In Wiertz’s group about the body of Patroclus, though its contour is more decidedly circular (and in the use of this term is always meant a line. returning on itself), it fails to prompt circular observation to the same extent as the foregoing. The eye seesaws back and forth along the lines of the hammock arrangement of light, and we are conscious of the extreme balance and the careful parcelling out of the units of force.

With all its evident abandon the method is painfully present, as though the artist, given so much Greek, was careful to add the same amount of Trojan. The level and plummet setting of the group exactly within the sides of the frame, with no suggestion of anything else existing in the world, puts it into the class of formal decoration, with which old masterdom abounds, and whence Wiertz received the inspiration for most of his great compositions.

More studiable is the vortex arrangement of the “1807,” with its magnificent sweep of cavalry, where the tumultuous energy of one part is augmented by fine antithesis of repose in another. Meissonier’s composition was expanded after the first conception was nearly completed. The visitor at the Metropolitan Museum may discover a horizontal line in the sky and a vertical one through the right end. This slight ridge in the canvas shows the dimensions of the original thought. The added space gave larger opportunity for the maneuvres of the cuirassiers, and set Napoleon to the left of the exact centre, where, by the importance of his figure, he more justly serves as a balance for the heavier side of the picture.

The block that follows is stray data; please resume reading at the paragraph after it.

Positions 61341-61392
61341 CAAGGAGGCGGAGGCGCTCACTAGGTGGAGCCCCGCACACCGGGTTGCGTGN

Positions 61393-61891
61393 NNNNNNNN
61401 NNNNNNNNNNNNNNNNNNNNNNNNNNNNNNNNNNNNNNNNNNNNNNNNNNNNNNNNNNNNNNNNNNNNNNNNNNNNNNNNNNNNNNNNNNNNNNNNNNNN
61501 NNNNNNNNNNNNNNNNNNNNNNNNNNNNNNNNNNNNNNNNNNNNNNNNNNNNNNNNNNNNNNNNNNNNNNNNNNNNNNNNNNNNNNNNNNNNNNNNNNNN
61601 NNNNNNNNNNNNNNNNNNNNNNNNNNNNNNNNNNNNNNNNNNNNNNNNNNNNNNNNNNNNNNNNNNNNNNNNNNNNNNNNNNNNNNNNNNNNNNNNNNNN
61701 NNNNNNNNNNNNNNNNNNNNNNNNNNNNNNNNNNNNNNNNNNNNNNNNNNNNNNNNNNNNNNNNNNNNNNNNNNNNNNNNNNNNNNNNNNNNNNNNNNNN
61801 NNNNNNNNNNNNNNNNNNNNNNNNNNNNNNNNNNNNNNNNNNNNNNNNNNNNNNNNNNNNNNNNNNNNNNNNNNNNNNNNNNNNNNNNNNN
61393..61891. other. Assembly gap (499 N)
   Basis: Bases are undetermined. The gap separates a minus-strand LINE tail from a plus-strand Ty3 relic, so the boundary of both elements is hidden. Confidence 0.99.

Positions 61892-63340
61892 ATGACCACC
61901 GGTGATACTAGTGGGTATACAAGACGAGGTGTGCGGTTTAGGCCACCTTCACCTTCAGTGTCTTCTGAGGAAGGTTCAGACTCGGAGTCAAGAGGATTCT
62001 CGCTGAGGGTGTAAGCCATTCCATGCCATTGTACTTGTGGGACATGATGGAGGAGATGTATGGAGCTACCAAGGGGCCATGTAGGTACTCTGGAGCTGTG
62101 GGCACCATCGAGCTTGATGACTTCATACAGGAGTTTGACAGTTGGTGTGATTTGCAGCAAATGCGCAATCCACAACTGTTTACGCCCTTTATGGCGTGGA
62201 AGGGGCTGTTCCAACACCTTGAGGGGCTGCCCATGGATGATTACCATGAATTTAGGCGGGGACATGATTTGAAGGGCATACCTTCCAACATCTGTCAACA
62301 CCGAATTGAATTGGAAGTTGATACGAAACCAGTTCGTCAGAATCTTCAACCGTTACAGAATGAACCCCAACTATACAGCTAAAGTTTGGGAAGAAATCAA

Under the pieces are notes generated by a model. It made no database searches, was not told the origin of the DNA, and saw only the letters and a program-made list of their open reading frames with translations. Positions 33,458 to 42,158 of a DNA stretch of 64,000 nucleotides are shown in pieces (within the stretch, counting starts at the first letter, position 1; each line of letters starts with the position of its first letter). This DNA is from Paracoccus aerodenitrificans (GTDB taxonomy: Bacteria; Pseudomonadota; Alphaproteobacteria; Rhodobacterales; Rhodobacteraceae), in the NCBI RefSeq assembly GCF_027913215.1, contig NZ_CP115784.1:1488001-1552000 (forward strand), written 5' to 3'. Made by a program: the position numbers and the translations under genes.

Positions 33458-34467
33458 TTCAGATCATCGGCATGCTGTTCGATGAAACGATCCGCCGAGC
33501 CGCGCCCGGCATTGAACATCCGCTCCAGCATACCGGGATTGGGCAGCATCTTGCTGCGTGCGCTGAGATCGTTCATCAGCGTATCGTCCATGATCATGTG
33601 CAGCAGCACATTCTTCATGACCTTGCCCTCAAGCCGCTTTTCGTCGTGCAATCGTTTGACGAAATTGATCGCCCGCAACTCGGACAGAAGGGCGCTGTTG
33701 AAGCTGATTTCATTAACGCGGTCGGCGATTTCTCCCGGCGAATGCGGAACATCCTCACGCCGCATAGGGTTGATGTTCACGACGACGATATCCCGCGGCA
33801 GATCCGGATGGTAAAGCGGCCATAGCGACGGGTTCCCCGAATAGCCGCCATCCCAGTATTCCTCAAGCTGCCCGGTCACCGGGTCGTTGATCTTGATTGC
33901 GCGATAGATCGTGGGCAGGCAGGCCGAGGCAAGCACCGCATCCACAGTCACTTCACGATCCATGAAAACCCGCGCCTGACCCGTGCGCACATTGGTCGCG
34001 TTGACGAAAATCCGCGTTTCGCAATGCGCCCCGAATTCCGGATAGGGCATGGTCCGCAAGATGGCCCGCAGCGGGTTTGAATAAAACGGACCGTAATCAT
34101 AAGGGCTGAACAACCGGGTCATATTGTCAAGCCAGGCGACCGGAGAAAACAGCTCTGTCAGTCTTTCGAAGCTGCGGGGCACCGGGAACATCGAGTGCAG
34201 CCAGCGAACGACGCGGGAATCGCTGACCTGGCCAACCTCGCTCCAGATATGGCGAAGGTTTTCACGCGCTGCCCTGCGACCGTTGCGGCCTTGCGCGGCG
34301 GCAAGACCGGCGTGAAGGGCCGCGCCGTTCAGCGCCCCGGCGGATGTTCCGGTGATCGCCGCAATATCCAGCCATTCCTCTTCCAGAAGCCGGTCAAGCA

As in the Whistler portrait, the keystone was the picture on the wall, in this composition the group of mounted guardsmen on the left gives a circle’s unity to it, helps to join the middle dis-tance with the foreground, becomes the third point in the triangle, which gives pyramidal solidity to the composition and is altogether quite as important to the picture as the right wing to an army.

Corot was wont to rely on Nature’s gift as she bestowed it, merely allowing his sensitive picture-sense to lead him where pictures were, rather than upon any artful reconstruction of the facts of nature. His ” Little Music,” as he called it, came for the most part ready-made for him, and he simply caught it and wrote the score. His art is less impressive for composite quality, than, for example, that of Mauve, who, in the same simple range of subject, sought to produce a perfect composition every time. In the ” Lake at Ville d’Avray,” we have one of Corot’s happiest subjects, though not especially characteristic. A considerable part of its charm lies in our opportunity to girdle it with our eye, and in imagination from any point along its rim to view its circumference as a page from Nature, complete.